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Time For Tea

TOAST explores the nation's favourite pastime with Tregothnan

With National Afternoon Tea Week on the horizon, Emma J Page heads to Tregothnan, Britain’s only tea plantation, to find out why the humble brew remains the nation’s favourite pick-me-up



Brits have been turning to the tealeaf for more than 500 years – in times of crisis and celebration nothing hits the spot like a cuppa, especially if it’s part of that beguiling afternoon ritual that involves delicate finger sandwiches and still-warm scones. Winston Churchill knew its value as a morale booster: it’s said that at the outbreak of World War II, he contemplated harvesting tea in the UK to fuel British forces. Time constraints saw those plans fall by the wayside, but more than half a century later, in a picturesque part of Cornwall, the idea was resurrected thanks to the vision of The Honourable Evelyn Boscawen and his garden director Jonathon Jones.

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From Bush to Brew 

Tregothnan, near Truro, home to the Boscawen family since 1334, has long been a working estate with a favourable microclimate that has nurtured camellias, rhododendrons and magnolias for centuries. But it was little more than a decade ago that Jonathon was first inspired to grow tea from the Camellia Sinensis plant, usually better suited to the moderate climate of Northern India. Today the estate harvests around ten tonnes of tea per year, selling fourteen varieties online and to luxury hotels and retailers, including Le Manoir aux Quat’ Saisons, Selfridges, Fortnum & Mason and Waitrose.

In the beginning, a small team, headed up by Jonathon, experienced its fair share of challenges. Waking up to discover that gale-force winds had blown much of the first crop into the adjoining deer park was an especially sobering setback. But in 2005, five years after the tea bushes were established, the estate sold its very first harvest to Fortnum & Mason and it hasn’t looked back since.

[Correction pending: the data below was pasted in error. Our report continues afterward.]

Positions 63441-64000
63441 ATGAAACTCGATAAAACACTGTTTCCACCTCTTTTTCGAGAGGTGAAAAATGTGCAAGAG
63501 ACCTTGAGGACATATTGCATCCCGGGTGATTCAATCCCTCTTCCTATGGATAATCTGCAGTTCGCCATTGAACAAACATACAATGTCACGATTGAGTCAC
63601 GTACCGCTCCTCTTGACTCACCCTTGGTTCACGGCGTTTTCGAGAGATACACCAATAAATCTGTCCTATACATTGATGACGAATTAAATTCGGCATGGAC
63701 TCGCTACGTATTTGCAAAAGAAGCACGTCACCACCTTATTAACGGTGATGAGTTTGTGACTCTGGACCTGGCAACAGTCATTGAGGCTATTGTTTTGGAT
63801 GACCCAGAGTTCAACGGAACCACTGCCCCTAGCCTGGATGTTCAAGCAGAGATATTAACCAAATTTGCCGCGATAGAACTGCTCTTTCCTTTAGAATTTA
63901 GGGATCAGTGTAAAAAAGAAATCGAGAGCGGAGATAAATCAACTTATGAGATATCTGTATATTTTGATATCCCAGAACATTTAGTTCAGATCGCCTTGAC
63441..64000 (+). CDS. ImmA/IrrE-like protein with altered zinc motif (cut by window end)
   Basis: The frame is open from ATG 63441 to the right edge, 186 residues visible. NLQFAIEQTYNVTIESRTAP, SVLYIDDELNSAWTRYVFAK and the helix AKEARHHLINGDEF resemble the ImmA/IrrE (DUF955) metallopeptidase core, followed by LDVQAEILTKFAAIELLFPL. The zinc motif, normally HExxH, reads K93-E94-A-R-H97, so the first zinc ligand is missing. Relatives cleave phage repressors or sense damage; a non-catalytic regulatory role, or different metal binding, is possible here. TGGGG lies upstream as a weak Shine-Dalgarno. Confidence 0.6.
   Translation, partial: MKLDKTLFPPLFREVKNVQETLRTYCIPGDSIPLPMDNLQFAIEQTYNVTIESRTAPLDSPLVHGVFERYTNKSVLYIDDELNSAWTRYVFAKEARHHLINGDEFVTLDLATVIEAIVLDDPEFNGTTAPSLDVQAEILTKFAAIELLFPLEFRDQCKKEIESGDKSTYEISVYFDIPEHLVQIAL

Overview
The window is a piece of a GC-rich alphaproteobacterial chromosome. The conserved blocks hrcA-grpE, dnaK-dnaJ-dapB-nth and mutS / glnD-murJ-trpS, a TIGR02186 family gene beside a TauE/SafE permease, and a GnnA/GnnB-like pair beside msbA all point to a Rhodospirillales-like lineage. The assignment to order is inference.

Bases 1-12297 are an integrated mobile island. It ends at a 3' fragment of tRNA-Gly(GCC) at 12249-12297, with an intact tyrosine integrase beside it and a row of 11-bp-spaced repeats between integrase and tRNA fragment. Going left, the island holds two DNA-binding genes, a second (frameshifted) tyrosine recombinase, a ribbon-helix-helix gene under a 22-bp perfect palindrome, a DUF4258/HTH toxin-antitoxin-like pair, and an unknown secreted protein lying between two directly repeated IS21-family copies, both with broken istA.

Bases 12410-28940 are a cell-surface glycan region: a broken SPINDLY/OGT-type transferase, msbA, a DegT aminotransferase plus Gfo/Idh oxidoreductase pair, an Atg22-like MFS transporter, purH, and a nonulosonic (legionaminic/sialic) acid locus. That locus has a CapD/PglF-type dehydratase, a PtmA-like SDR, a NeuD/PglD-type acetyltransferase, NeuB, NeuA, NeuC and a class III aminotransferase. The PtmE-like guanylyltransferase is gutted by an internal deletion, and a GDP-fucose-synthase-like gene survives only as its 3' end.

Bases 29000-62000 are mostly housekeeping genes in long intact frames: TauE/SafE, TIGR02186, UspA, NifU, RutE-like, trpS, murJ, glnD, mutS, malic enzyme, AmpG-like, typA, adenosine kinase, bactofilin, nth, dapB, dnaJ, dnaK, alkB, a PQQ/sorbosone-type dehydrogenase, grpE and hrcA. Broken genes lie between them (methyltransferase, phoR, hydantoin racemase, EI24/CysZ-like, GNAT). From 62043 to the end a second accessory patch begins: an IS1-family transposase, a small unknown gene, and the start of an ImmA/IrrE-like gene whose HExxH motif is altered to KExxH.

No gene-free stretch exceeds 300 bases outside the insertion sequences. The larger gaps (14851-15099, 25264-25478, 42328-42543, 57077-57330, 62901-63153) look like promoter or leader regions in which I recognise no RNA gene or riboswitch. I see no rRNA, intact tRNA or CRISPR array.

Fifteen years ago, the very idea of growing tea in this country was laughable to many experts,’ reflects Jonathon. ‘But in fact there are several similarities between the estate and Darjeeling in India. We have a comparable climate, acidic soil, good rainfall and a lack of frost so we knew we could make a go of it.’

The estate currently grows around 150 acres of Camellia Sinensis, the only plant that produces both black and green teas. As well as an exclusive Single Estate, there are now five blends of black tea and a wide range of infusions, including Eucalyptus, Manuka, Red Berry and Lemon Verbana. And Jonathon doesn’t underestimate the significance of Britain’s great tea drinking tradition.

‘It’s been an important ritual for hundreds of years,’ he says. ‘Brits love the ceremony that drinking tea offers, from a strong breakfast brew paired with toast and jam, to a refreshing Darjeeling served with scones and cream. It’s become a social occasion.’

Tea Plucking

Roll Up

Every step of the tea harvesting process takes place on the estate. It is made in five steps over 36 hours and involves plucking, withering, rolling, oxidising and drying. ‘We handpick the first flush at dawn, with just the top two leaves and the bud taken from every branch of the bush,’ explains Jonathon. ‘The leaves are laid onto bamboo or straw mats in a warm, dry area to allow gentle withering. Rolling is the next crucial stage. Traditionally performed by hand in a circular movement between the palms, the more intense the rolling, the stronger the resulting flavour.’